However, I know some of our users are package maintainers, developers, and sysadmins!  Debian is our base distro of choice here, more specifically SID.  The voices are getting louder and more adamant that systemd does not "do one thing and do it well", (yes, there is that Un*x philosophy popping it's head up again, and not just the 'neck beards' raising the alarm) and this choir is definitely not going to quit singing!

I ran across this troubling site tonight while doing some more research on all that systemd is trying to encompass. Shall We Fork Debian?

I'm not trying to stir anyone up, incite any argument, or incur any vitriolic diatribes here.  But, this is not going to go away.  At this point, my worries lie in the realm of "why are so many of the systemd dev's from Gnome, and the others, former Redhat employees with some still being major stockholders there"?  I find that a bit disturbing.  systemd swallowed whole, udev, almost 2 years ago now, and it seems to me that Gnome is next as it is dependent on systemd now.  We all know or have heard of Gnome's vision of a GnomeOS.

This is just getting more and more interesting.  Please don't take this as FUD, I spent a lot of time reading on this today, and I love my Linux.  This (systemd) is turning into something that perhaps we should be questioning a bit more ardently than we previously thought we should have.  systemd has a lot of good things going for it, including the ease of which it works, not to mention the speed increase in boot times.  I post mine here as a case in point.  This while still using 'Legacy BIOS' rather than UEFI.

jedi@jedsdesk:~$ systemd-analyze
Startup finished in 1.699s (kernel) + 1.316s (userspace) = 3.015s

The speed however, is not enough for me to justify turning my back on the men and women who over the last half century have provided time, and time again, a rock solid OS that, if the masses new of, would be a world dominator.  Bill would still be in his garage.  Wozniak would well, still be Wozniak...
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jeffreyC

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Re: Runit vs systemd placeholder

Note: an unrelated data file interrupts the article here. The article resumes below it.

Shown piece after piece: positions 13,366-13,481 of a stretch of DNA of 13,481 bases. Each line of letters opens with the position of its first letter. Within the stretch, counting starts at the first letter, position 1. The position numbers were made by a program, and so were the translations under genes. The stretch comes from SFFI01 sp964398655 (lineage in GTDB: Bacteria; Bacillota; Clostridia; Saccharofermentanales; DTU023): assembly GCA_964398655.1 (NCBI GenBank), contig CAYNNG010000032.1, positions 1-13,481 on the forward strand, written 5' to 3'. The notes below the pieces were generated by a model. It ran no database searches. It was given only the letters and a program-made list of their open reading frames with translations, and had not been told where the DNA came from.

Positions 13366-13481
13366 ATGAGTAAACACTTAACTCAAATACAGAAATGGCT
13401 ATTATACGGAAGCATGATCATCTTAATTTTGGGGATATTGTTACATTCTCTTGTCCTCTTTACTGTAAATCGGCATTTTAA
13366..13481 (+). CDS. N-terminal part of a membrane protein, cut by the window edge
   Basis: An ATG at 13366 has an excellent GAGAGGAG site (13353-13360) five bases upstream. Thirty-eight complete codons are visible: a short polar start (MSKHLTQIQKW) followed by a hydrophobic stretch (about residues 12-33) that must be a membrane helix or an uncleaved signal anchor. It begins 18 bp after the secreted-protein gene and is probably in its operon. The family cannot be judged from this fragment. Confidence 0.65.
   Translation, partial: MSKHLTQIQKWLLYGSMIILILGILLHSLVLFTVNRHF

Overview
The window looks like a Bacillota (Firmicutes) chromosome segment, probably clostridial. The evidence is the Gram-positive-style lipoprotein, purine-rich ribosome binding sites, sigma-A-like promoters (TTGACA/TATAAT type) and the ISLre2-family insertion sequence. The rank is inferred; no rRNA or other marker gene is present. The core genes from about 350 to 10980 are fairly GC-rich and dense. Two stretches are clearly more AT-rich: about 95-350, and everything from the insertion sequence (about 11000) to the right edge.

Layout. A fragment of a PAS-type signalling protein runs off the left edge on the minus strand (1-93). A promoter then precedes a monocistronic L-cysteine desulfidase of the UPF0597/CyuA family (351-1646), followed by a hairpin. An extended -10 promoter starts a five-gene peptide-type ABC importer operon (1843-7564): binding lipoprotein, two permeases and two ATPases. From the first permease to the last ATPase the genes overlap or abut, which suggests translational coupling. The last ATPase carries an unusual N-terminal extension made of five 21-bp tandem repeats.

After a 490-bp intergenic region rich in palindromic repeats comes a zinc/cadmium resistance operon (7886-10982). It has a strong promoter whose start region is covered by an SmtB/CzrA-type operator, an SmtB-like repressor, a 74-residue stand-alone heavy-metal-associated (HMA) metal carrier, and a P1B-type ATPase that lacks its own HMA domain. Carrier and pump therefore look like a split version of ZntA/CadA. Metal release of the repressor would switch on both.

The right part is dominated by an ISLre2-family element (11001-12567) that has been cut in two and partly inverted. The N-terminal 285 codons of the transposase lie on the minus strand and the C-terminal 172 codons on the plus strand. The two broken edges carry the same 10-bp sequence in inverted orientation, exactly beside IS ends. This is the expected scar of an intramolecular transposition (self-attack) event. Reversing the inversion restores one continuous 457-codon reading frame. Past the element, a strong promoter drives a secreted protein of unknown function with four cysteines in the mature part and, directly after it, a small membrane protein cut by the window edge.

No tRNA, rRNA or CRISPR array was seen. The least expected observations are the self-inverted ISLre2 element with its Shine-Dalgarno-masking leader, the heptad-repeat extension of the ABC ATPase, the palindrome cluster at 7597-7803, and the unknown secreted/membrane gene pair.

« Reply #42 on: October 20, 2014, 11:23:32 AM »
Looks like it is not as set in stone as thought, round two of voting?:

https://www.debian.org/vote/2014/vote_003

VastOne

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Re: Runit vs systemd placeholder
« Reply #43 on: October 20, 2014, 02:52:06 PM »
@jedi, so what is it that you are recommending?   :-*

Regarding the General Resolution.. this says it all

Proposer: Ian Jackson

He was the biggest bitch about systemd winning and upstart losing during and after the Debian TC decision and to ask for a General Resolution is anyone's right to do so.  It will be interesting to watch this but impossible to retract from systemd in time for the imminent freeze of Jessie (23:59 UTC on the 5th of November 2014) ... FWIW, I already thought a user had a choice

A purge of systemd will automatically install sysvinit and sysvinit-core... Isn't that what is being asked for in that General Resolution?  It is always about choice isn't it?
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PackRat

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Re: Runit vs systemd placeholder
« Reply #44 on: October 20, 2014, 04:41:20 PM »
@jedi - good luck to them with an attempted fork of debian; I suspect they would lose a large chunk of the repos as systemd gets integrated into the dependecies.

What I can see happening is an exodus of developers from debian to non systemd distros and projects. Mate and Trinity (KDE 3.5 fork) come to mind as well as slackware and *BSD derivatives.
I am tired of talk that comes to nothing.
-- Chief Joseph

...the sun, the darkness, the winds are all listening to what we have to say.
-- Geronimo